The Black Legacy Project is bringing Black and white people together in Denver — to share history and bridge racial divides

· Sep. 9, 2022, 4:00 am
Black Legacy Project Provided 1Black Legacy Project Provided 1Courtesy The Black Legacy Project
Trey Carlisle, left, the co-director of the Black Legacy Project, stands with Simone Alyse, center, and Todd Mack, both of whom work with Music in Common and the Project.

In 1963, Colorado Music Hall of Fame inductee Walt Conley recorded “The Ballad of the Walking Postman,” a song written by Buck Ram. The song honors and details the life of Civil Rights activist William Moore, a white postman and member of the Congress of Racial Equality who was assassinated during his one-man march from Chattanooga to Jackson, Mississippi.

Now, nearly 60 years later, a project advancing racial solidarity, equity and belonging in Denver is using Conley’s music to help sing its song of unity.

The Black Legacy Project is a nationwide celebration of Black history making a stop in Denver, one of seven nationwide.

In each city the project visits, musicians and non-musicians, Black and white, address the importance of walking in the shoes of "the other" to build bridges across racial differences and reduce interracial violence. Denver’s theme is Walking in My Shoes

Trey Carlisle, co-director of the Black Legacy Project, said the project travels to communities to bring the groups together to discuss the Black American experience through song. 

“And then we have local black and white artists create present-day interpretations of those songs. and co-write originals about how we can move forward as a nation,” Carlisle said. 

The project is a program of Music in Common, a nonprofit that brings communities together through various music programs.

“It's for everyone to come together and humanize each other through music,” said Simone Alyse, with Music in Common. “The power of music, it's a tool — it's so powerful. “ “I think there's something about music that makes people hear things more or maybe easier or they can feel it more instead of just having a conversation.”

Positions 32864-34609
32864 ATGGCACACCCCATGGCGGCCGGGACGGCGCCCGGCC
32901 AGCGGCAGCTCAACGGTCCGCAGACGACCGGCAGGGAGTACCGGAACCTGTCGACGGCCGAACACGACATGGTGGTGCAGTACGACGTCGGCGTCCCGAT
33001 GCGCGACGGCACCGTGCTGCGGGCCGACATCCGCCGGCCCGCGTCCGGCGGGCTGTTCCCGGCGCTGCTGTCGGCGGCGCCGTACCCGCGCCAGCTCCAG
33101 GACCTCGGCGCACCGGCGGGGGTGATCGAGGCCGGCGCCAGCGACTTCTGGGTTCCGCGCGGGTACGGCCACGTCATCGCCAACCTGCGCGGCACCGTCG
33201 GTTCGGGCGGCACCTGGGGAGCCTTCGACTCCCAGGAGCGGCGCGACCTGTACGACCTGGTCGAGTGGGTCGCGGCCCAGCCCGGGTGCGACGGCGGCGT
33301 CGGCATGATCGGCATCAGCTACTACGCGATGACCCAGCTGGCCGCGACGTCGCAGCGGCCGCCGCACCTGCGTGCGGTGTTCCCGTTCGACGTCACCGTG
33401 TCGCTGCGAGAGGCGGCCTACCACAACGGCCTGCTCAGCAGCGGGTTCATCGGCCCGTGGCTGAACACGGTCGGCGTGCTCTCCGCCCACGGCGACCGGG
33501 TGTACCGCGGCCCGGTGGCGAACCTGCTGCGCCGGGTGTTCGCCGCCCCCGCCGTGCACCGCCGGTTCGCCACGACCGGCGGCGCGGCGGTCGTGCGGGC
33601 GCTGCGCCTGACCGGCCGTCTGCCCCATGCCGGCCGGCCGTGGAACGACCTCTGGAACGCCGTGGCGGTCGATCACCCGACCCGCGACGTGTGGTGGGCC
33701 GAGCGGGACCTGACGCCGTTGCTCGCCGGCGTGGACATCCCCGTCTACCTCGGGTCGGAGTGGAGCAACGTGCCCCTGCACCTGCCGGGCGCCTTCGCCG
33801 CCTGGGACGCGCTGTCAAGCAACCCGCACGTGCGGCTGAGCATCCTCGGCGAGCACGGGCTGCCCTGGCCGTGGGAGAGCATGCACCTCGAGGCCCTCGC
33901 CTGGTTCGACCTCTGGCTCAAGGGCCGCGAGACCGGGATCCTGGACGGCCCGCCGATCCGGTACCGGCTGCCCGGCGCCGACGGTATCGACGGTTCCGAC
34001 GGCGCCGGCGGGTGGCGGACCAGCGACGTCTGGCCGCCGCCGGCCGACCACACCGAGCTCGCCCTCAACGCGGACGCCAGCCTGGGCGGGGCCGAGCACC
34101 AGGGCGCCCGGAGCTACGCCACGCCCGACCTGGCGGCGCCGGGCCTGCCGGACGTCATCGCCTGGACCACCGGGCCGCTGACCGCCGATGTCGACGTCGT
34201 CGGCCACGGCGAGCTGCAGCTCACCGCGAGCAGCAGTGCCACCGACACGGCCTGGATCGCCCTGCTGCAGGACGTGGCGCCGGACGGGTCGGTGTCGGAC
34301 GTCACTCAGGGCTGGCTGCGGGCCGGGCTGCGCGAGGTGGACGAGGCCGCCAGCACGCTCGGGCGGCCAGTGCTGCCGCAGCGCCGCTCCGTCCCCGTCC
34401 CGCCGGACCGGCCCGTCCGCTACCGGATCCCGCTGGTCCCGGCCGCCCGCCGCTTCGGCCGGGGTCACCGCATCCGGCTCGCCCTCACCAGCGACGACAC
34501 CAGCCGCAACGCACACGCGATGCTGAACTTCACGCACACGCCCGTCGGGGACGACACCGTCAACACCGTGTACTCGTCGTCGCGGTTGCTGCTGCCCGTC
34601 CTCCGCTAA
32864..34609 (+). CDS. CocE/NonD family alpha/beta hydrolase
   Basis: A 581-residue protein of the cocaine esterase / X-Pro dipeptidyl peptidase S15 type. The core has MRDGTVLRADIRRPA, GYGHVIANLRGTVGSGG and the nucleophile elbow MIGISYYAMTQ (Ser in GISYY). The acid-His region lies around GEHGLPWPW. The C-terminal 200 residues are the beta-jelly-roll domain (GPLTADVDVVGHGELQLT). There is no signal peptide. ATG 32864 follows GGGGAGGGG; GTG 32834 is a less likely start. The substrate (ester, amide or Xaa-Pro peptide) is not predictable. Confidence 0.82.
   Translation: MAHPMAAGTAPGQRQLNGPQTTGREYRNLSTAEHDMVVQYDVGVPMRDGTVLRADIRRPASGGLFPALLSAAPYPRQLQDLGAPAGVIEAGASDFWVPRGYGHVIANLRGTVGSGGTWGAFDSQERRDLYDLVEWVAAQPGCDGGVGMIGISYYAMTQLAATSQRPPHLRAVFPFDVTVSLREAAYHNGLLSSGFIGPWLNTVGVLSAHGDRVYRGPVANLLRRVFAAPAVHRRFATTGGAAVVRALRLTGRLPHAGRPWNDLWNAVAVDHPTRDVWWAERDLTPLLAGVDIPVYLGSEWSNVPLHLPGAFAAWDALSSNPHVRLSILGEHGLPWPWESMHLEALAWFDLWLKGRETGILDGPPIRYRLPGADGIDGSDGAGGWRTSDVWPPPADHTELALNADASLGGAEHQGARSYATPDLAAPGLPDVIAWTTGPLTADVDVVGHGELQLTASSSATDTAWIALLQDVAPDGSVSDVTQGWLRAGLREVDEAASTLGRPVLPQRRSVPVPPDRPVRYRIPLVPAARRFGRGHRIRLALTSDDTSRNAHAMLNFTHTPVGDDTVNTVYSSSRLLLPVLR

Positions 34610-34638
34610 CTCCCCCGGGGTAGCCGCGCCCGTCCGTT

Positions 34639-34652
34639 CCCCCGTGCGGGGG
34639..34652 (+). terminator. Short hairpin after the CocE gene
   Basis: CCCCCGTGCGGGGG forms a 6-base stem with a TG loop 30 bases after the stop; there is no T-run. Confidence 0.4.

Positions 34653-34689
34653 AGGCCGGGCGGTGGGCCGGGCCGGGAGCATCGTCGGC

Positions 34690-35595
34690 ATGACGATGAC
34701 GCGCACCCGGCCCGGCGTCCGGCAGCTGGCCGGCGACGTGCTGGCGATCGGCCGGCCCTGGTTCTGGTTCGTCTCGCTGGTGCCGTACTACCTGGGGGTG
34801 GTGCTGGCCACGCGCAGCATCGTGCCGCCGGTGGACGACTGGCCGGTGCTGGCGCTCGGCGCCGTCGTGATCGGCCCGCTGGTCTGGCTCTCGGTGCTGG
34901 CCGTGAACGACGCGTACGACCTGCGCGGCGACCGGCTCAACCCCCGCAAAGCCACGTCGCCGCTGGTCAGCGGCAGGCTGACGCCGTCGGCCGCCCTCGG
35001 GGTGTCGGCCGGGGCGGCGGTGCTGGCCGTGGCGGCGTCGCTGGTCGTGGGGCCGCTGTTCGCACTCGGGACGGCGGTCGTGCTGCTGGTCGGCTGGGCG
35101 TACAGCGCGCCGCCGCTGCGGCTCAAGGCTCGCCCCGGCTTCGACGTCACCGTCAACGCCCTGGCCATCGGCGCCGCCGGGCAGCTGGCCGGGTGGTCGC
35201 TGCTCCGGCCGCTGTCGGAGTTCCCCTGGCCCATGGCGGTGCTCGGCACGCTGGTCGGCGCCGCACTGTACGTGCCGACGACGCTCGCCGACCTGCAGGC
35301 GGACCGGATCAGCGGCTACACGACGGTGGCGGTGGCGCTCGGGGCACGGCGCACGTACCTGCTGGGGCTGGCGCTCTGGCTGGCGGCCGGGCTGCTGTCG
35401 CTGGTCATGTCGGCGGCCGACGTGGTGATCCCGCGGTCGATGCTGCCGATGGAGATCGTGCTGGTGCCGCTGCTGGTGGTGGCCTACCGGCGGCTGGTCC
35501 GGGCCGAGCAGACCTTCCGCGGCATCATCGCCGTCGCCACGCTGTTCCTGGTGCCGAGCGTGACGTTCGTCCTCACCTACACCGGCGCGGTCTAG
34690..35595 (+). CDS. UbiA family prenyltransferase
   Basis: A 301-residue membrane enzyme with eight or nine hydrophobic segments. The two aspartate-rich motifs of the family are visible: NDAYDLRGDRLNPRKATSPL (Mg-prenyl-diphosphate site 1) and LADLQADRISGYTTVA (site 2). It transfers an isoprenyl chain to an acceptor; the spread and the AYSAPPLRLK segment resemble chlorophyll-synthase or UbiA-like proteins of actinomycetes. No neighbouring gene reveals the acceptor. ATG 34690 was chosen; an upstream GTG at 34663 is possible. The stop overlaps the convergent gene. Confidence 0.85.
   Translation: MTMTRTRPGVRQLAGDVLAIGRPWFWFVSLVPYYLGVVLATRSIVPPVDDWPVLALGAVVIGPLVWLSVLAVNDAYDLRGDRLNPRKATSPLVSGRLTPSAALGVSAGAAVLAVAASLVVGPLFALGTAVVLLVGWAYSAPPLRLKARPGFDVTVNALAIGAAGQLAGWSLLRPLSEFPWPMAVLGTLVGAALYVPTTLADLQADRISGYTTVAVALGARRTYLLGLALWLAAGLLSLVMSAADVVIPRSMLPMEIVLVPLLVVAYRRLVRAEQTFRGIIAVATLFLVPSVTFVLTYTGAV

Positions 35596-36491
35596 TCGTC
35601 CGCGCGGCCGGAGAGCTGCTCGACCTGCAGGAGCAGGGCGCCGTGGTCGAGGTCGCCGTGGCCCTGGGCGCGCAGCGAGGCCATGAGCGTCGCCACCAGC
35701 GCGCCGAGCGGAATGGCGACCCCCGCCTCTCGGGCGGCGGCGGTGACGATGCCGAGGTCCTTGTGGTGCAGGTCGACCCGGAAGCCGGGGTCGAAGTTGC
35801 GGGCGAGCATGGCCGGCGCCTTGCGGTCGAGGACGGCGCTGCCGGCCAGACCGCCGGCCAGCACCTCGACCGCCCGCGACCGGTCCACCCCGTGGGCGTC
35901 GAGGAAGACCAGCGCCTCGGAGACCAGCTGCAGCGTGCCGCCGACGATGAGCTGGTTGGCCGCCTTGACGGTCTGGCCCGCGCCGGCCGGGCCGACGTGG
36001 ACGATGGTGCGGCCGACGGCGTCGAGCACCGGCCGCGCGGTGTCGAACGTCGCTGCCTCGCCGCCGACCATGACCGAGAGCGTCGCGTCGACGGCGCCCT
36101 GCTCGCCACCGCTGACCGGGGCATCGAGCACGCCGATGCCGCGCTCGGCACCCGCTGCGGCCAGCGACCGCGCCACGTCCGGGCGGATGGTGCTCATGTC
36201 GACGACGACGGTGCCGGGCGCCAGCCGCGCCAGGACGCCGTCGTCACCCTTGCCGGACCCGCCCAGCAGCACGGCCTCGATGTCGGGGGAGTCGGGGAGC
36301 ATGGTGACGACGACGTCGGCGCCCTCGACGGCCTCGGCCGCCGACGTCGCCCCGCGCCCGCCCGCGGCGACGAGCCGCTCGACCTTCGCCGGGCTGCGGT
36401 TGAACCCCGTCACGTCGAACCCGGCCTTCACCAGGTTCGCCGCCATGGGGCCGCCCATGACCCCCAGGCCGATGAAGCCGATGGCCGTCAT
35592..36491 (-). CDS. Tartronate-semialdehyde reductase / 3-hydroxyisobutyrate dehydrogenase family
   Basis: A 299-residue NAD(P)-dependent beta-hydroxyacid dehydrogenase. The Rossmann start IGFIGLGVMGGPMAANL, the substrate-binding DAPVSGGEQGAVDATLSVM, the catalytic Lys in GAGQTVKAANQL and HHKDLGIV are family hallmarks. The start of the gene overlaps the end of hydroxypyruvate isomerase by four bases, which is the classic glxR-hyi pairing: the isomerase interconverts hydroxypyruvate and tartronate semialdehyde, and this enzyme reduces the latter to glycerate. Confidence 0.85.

The Black Legacy Project got its inspiration as a way to do something constructive during the pandemic — and as a response to grief.

Black Legacy Project Provided 2Courtesy The Black Legacy Project
Dzirae Gold and Lee Clark Allen perform as part of The Black Legacy Project at Swallow Hill Music in Denver.
Black Legacy Project Provided 3Courtesy The Black Legacy Project
Sarah Rose and Martin Gilmore perform as part of The Black Legacy Project at Swallow Hill Music in Denver.

Carlisle says he and co-director Todd Mack got the idea for the project by listening to old songs whose messages of racial justice are still relevant today. 

“Todd and I were both grieving over  the deaths and killings of people like George Floyd, Ahmaud Arbery, Breonna Taylor, and Elijah McClain. And also we felt this source of inspiration in the midst of our grief by seeing so many folks across racial divides, Black and white alike, moving in solidarity, calling for change,” Carlislie said. “So we wanted to explore, how could we create a space and opportunity for community members to revisit these songs, see how their messages still relate today.”

As with each of the other cities, the Black Legacy Project works with local project coordinators like Shawn Bosley, who provide context for how a particular area has addressed race relations in the past.

“Of course, 2020 changed everything with the pandemic through, especially the racial divides that we saw go through the country. And during that time, we really saw Black and white artists in Denver really come together and cultivate a culture for change out here in Colorado,” Bosley said. “And so I do see that happening. And so with the music in common, coming in now with the Black Legacy Project, it's almost right on time because we, the artists out here, they're hungry, but they're also hungry for change and they want to not only contribute, but they wanna act, they want to provide that service.”

The project doesn’t just look at what’s happening now, it also tries to show what Black America was like at a particular point in time, turning people’s attention to often-overlooked parts of its past, said co-director Todd Mack.

“In choosing these first seven communities to bring Black Legacy Project to, really what we were trying to capture was how you could create a snapshot of America, how you could show that Black history exists in every corner of the country, even in places where you think none exists,” Mack said. “And so in, in choosing the communities that we're going to, we were kind of looking at big city, small, rural, deep south, far west, and really just trying to create this overview of America.” 

On Sunday, September 11 at 7 p.m., Swallow Hill Music in South Denver will host a free concert as part of the Black Legacy Project's trip to Denver. It includes a discussion with the project's co-directors and musicians after a screening of the Black Legacy Project documentary short.

The Black Legacy Project will make stops in Massachusetts and Los Angeles later this year.

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